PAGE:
Taking a break from a relationship can be tricky. Is it even the right thing to do? What do you do in the in-between? Is there a set goal or objective to achieve, or a timeframe for the break? What happens when we come back together?

So the break question can be a tricky one, especially since it isn’t something that’s explicitly talked about in the Bible (just as driving or using a computer isn’t — but we can still fall back on biblical principles!).

It’s why we reached out to TONG PEH MUAY after hearing her incredible relationship story at one of our Thirst Youth Nights. She’s married to Cru Singapore‘s CEO, Goh Hock Chye, and shares how taking a six-month break from her then boyfriend (now husband) turned out to be the right decision.

How did you meet your husband? 

Even though we were from the same kindergarten and primary school, we only started talking in JC after joining Bible study groups in Cru Ministry, formerly known as Campus Crusade for Christ Ministry.

We started dating after we reunited and actively participated in Cru Ministry in university. 

Peh Muay and her husband, Hock Chye.

Why did you consider a break in your relationship? 

I felt like my love for my boyfriend was constantly trying to compete with obedience towards God.  

To give a little context, I had just made a change in my career plans. I always planned to pursue teaching or a job as a research engineer, but felt God calling me to the missions field.

My boyfriend and I both agreed that mission work is a vocation that is very different from secular work. Hence, my future partner should have the calling to missions too.

At first, I wrestled with the possibility of marrying my boyfriend even though he didn’t have a calling to missions since he was respectful of my calling.

However, I increasingly struggled with uncertainty about our future and found it difficult to obey God’s calling for me.

Deep in my heart, I knew I grappled with surrendering my relationship because I couldn’t confidently say that I loved God more than my boyfriend.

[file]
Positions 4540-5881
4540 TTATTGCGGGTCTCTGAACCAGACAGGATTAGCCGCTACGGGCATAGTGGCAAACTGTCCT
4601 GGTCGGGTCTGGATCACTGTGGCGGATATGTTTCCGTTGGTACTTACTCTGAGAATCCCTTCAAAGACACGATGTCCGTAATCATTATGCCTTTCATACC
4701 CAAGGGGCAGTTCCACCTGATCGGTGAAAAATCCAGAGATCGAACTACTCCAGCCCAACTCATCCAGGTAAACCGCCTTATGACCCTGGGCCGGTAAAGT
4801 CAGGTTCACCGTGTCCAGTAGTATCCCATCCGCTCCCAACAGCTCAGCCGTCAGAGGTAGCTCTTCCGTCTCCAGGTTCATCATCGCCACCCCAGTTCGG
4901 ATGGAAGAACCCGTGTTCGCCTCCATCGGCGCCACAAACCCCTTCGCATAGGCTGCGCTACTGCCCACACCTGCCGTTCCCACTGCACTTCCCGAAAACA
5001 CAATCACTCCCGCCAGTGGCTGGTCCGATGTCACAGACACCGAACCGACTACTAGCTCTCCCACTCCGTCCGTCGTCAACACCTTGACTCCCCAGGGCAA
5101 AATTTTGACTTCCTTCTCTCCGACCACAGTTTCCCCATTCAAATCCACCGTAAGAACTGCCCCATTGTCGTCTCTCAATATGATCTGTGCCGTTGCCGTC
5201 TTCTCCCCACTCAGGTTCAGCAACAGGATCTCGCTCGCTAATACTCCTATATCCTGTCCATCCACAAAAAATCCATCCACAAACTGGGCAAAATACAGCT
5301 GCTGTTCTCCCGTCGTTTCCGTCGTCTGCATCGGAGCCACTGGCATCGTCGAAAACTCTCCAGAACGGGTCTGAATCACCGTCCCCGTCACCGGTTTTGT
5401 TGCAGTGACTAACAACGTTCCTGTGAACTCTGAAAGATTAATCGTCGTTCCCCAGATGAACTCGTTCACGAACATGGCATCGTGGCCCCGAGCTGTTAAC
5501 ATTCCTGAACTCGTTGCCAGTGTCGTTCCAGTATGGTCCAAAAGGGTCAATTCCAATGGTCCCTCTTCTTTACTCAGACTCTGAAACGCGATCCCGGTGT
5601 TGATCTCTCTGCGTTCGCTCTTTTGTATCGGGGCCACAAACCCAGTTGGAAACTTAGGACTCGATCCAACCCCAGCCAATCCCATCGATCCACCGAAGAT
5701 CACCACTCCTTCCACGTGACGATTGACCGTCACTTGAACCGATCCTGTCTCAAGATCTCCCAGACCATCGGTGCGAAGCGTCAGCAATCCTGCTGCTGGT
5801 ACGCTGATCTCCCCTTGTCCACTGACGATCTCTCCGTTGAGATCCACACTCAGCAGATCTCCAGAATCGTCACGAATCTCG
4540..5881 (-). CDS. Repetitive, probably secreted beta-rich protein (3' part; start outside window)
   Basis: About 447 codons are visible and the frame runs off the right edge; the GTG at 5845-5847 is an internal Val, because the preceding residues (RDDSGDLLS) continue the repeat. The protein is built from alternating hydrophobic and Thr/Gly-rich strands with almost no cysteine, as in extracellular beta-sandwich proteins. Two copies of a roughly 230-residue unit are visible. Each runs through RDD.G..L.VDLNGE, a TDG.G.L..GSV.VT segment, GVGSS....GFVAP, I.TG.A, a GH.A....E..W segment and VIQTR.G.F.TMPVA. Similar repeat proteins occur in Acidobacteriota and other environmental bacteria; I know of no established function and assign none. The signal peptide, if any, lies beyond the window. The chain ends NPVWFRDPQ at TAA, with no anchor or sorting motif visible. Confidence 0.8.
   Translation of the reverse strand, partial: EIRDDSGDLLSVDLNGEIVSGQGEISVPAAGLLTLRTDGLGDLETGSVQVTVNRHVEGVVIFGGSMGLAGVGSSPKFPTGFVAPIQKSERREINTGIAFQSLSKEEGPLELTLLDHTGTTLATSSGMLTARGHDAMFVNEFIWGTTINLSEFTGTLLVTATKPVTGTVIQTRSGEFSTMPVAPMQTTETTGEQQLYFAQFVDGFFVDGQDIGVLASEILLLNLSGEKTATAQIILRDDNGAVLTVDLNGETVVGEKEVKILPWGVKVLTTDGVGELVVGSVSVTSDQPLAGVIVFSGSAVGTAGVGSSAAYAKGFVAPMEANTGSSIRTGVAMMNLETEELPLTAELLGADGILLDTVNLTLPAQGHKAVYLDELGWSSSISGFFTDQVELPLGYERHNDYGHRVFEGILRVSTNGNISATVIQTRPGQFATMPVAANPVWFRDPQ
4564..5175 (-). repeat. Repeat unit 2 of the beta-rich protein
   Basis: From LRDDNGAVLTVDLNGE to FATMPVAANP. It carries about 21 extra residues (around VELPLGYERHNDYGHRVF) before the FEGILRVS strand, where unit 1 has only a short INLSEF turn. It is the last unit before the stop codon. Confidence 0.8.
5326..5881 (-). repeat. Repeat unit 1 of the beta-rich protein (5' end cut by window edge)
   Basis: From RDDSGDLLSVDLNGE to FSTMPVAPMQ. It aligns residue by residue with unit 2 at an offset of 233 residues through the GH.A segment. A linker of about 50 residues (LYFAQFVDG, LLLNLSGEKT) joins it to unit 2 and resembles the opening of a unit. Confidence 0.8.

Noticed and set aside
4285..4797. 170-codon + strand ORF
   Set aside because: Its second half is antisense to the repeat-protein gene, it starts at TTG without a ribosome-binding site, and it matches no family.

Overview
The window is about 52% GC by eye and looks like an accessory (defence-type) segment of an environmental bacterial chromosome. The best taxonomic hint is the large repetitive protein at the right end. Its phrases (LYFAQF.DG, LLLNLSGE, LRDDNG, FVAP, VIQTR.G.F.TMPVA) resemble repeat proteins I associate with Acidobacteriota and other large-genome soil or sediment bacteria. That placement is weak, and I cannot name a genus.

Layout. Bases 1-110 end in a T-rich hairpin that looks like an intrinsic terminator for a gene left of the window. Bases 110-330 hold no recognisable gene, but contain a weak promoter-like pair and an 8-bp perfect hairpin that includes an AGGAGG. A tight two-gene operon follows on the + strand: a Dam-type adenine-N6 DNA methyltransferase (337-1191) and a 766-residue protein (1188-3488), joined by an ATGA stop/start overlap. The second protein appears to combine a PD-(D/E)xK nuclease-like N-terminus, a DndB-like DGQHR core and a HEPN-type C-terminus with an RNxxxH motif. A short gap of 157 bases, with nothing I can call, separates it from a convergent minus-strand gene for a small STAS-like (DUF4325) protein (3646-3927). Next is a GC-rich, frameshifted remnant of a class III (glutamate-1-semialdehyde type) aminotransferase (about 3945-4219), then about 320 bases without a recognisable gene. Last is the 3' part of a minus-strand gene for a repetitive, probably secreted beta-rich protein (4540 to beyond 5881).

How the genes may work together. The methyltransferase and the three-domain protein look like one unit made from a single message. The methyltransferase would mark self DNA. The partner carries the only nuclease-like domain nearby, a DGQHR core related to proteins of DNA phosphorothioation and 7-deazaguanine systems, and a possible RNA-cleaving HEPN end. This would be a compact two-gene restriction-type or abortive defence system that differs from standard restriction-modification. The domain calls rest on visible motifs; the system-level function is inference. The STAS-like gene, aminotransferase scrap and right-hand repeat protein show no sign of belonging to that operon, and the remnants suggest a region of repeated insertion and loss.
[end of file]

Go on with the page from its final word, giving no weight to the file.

Hence, I proposed a a six-month relationship break. 

What factors did you consider when you discussed a break?

We decided on a break for six months since it was a complete semester in university.

We agreed to pray for each other and ourselves throughout the break. It ensured that we always involved God in the process.

Most of all, I devoted myself to spending time with God, renewing my commitment to Him and journaling my thoughts and lessons I learned. 

Were there any rules you had during the break? 

We made sure to minimise contact as much as possible.

Although we attended the same church, we were involved in different ministries.

We still smiled at each other, but we agreed to stop calling and avoid meeting up.

Basically doing none of the things we used to do as a couple. 

How did you manage your emotions during the break? 

I cried and prayed a lot, occasionally cheering myself up with comfort food like ice kachang.

I confessed my fears of the relationship ending and my feelings of loneliness to God.

Many times, I wanted to call the break off.

Being an introvert, I didn’t have many friends to turn to, so God was the one I talked to most.

I found myself being like the Psalmist, who lamented to God authentically.

My letters kept me afloat when I felt overwhelmed.

I would address letters to God and write down exactly what I was feeling, always ending with: